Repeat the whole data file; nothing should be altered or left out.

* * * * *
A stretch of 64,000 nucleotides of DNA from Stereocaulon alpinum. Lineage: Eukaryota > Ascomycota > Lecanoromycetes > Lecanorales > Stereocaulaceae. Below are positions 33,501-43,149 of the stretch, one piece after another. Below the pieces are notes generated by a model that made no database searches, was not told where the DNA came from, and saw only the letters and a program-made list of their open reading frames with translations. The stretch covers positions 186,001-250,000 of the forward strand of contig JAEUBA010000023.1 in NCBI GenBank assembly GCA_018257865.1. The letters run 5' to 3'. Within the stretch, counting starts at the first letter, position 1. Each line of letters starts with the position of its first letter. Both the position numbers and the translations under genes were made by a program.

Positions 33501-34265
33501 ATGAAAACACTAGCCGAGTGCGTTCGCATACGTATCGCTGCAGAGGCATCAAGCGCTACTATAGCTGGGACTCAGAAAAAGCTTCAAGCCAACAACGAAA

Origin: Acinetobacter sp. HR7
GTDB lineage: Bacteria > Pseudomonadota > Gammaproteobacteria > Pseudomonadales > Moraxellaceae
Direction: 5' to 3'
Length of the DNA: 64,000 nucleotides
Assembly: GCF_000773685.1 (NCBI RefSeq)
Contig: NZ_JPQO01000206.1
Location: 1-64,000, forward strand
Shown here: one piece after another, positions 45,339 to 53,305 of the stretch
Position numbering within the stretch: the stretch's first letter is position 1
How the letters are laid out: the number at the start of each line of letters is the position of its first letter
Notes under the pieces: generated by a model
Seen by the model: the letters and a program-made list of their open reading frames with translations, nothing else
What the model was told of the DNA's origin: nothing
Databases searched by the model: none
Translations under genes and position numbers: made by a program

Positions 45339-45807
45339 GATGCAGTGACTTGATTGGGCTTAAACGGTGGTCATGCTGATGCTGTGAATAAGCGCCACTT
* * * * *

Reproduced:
A stretch of 64,000 nucleotides of DNA from Stereocaulon alpinum. Lineage: Eukaryota > Ascomycota > Lecanoromycetes > Lecanorales > Stereocaulaceae. Below are positions 33,501-43,149 of the stretch, one piece after another. Below the pieces are notes generated by a model that made no database searches, was not told where the DNA came from, and saw only the letters and a program-made list of their open reading frames with translations. The stretch covers positions 186,001-250,000 of the forward strand of contig JAEUBA010000023.1 in NCBI GenBank assembly GCA_018257865.1. The letters run 5' to 3'. Within the stretch, counting starts at the first letter, position 1. Each line of letters starts with the position of its first letter. Both the position numbers and the translations under genes were made by a program.

Positions 33501-34265
33501 ATGAAAACACTAGCCGAGTGCGTTCGCATACGTATCGCTGCAGAGGCATCAAGCGCTACTATAGCTGGGACTCAGAAAAAGCTTCAAGCCAACAACGAAA

Origin: Acinetobacter sp. HR7
GTDB lineage: Bacteria > Pseudomonadota > Gammaproteobacteria > Pseudomonadales > Moraxellaceae
Direction: 5' to 3'
Length of the DNA: 64,000 nucleotides
Assembly: GCF_000773685.1 (NCBI RefSeq)
Contig: NZ_JPQO01000206.1
Location: 1-64,000, forward strand
Shown here: one piece after another, positions 45,339 to 53,305 of the stretch
Position numbering within the stretch: the stretch's first letter is position 1
How the letters are laid out: the number at the start of each line of letters is the position of its first letter
Notes under the pieces: generated by a model
Seen by the model: the letters and a program-made list of their open reading frames with translations, nothing else
What the model was told of the DNA's origin: nothing
Databases searched by the model: none
Translations under genes and position numbers: made by a program

Positions 45339-45807
45339 GATGCAGTGACTTGATTGGGCTTAAACGGTGGTCATGCTGATGCTGTGAATAAGCGCCACTT